How shamans were persecuted in the Soviet Union

Yuri Muravin/TASS
The practice of shamanism, native to so many peoples of Siberia and the Far East, was outlawed with the arrival of the Bolsheviks. People lost their jobs, homes, were cast out of communities - and these are just some of the troubles that befell those who practiced shamanism.

Bogdan Onenko, 65, from the village of Nay Khin, some 8,500 kilometers from Moscow, was arrested on September 12, 1937, and executed by firing squad 40 days later. That same year, the first representative of the Nanay district executive committee, B. Hodzher, was accused of “concealing and protecting shamans and providing false evidence, claiming there were only six shamans in the district, while a census revealed that there had been 130 individuals”. All shamans had lost the right to be elected. 

These are actual historical facts that can be gleaned from archives, detailing everyone who suffered bolshevist persecution. Soviet rule had targeted everyone who belonged to a different ideology and this battle spilled over beyond just political parties. The atheistic state liquidated all religious faiths and their adepts, from Orthodox Christianity to Islam and Buddhism. Shamanism, as a traditional worldview of the peoples of Siberia and the Far East, was also on that list. 

“They corrupted the kolkhoz”

“When I was little, we lived in the village of Rezemovo… We, kids, were warned in advance that there would be a ‘dark house’- that the home would go dark. This was done to prevent us from being frightened if we hear something unusual or scary,” Elizaveta Kopotilova, 63, says, recollecting her childhood encounter with the village shaman. 

And so it was: in the darkness, an eerie sound had begun to spread, as though someone was running. “It wasn’t loud, but rather soft… but you could clearly make out pronounced thuds, that were getting closer and closer… And the sound would grow louder and louder. And then, it ceased, as if someone had stopped. And then, on the contrary, it would begin to grow quieter, until finally disappearing completely, as though someone was in the process of leaving. The lights were turned back on, and the adults resumed talking, discussing something,” she remembers.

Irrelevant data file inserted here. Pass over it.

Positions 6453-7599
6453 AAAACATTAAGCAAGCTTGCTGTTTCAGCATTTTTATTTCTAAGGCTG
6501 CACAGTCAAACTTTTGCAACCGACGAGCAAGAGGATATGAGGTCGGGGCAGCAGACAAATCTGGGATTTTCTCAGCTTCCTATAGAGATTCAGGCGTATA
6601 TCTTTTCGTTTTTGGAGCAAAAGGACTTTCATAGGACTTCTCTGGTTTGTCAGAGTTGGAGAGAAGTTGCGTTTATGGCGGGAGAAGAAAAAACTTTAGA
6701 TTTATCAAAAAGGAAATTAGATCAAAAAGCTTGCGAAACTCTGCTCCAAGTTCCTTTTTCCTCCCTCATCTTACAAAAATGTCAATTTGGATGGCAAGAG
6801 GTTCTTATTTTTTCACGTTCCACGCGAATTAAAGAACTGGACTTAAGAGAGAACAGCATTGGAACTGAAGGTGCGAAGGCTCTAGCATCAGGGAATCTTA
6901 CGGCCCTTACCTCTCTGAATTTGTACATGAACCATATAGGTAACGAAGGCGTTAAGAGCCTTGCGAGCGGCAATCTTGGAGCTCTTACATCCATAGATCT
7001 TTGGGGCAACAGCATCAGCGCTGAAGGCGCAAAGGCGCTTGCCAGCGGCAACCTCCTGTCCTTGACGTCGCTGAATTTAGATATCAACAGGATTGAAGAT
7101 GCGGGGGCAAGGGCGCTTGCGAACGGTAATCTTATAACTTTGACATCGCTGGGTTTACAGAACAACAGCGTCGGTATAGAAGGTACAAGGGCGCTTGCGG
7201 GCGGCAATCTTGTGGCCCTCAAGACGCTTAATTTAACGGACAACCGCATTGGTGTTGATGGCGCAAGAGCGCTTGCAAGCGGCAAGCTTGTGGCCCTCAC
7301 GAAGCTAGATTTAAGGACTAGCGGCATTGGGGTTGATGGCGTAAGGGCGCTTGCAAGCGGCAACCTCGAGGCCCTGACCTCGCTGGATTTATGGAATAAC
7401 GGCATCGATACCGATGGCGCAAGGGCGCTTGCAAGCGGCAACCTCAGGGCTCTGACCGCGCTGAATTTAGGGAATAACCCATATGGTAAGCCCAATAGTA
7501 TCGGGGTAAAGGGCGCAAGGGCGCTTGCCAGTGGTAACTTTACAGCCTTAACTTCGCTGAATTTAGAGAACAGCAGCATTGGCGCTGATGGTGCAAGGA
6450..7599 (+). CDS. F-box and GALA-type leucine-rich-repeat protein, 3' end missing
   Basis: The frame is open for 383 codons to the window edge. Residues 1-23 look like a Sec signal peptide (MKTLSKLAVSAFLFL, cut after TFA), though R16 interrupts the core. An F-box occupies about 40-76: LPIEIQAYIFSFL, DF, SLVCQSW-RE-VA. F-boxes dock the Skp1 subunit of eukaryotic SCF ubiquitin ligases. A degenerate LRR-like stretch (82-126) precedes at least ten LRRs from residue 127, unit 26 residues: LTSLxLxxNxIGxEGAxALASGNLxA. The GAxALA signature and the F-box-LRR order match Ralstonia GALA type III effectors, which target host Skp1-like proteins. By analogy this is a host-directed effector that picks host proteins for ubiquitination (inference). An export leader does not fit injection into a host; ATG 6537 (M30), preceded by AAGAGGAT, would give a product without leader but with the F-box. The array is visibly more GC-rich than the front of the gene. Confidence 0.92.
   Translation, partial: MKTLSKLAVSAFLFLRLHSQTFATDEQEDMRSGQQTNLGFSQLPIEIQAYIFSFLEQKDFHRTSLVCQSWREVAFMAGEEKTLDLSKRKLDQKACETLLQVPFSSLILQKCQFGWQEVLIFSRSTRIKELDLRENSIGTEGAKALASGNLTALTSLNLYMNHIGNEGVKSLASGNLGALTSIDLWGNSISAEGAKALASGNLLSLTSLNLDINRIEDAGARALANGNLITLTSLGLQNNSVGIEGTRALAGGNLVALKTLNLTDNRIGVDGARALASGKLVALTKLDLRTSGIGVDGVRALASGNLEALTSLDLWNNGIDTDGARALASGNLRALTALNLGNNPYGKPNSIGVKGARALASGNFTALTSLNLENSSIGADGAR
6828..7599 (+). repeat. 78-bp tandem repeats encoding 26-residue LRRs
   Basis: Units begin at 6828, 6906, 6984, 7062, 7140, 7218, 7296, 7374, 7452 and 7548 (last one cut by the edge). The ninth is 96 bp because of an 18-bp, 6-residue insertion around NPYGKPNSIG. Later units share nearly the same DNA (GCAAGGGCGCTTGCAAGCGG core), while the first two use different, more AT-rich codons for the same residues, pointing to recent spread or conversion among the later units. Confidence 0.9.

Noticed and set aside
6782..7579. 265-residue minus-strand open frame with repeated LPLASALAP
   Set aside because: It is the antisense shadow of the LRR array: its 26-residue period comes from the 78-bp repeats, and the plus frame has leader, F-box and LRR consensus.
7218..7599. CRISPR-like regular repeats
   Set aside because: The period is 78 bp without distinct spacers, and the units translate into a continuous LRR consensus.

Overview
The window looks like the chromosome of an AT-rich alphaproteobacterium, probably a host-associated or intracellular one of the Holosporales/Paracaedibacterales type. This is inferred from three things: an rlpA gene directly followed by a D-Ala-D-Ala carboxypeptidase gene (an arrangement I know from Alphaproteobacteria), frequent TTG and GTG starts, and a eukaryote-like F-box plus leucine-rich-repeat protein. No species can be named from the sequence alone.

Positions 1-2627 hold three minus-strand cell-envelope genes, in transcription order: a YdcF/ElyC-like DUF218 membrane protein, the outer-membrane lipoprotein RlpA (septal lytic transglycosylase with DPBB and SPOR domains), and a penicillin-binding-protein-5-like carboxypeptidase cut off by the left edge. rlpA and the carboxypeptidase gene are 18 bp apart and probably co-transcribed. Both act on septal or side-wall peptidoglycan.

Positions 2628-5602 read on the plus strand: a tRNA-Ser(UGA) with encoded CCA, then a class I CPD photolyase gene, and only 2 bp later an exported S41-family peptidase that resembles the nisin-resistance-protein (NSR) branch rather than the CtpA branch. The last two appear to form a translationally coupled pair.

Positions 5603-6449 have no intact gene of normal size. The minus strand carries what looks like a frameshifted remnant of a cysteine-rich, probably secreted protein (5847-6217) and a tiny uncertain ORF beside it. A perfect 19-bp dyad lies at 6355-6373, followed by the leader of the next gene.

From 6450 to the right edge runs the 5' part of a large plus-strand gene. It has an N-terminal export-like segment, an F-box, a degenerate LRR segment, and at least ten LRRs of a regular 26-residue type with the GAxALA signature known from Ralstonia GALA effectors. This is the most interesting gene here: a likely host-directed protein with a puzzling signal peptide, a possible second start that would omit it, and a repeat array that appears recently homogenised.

This took place in Yugry, which is the territory of present-day Khanty-Mansiysk Autonomous Region. Yugry, since time immemorial, was considered the cradle of Siberian shamanism. One can easily surmise that the above story took place during the culture’s purge by the usage of the phrase “dark house” - this is when they would cover up the windows and perform rituals in complete darkness, so as not to attract attention from the outside. 

Shalash hut, 1927

Shamanic kamlaniya (“rites”) were visited by the whole village. People would come to cure their ailments, pray for their dead relatives, ask the spirits for health for their livestock - to end their mass morality and to provide good weather. Shamanas were always revered and listened to; but Soviet rule did not want to share power and authority and saw shamanism as “opium for the people”, referring to them as “hostile” elements and enemies of the state.  

It all started in the 1920s, almost after the formation of the new Soviet state. Shamans were promptly stripped of electoral rights in every election, including at village and district levels. In practice, this meant that such a person was excluded from the collective farming (kolkhoz) system and, as a result, deprived of all means of subsistence. Some village committees voted on evicting shamans from the villages, which meant losing their homes, on top of everything.

The first wave of the anti-shamanic campaign - masqueraded as part of the fight against the kulaks (peasants with ownership rights, who used hired labor to work the lands). Together with the shamans, all other unfavorable social groups went under the hammer: priests, merchants, Cossacks, tradesmen - their properties all confiscated.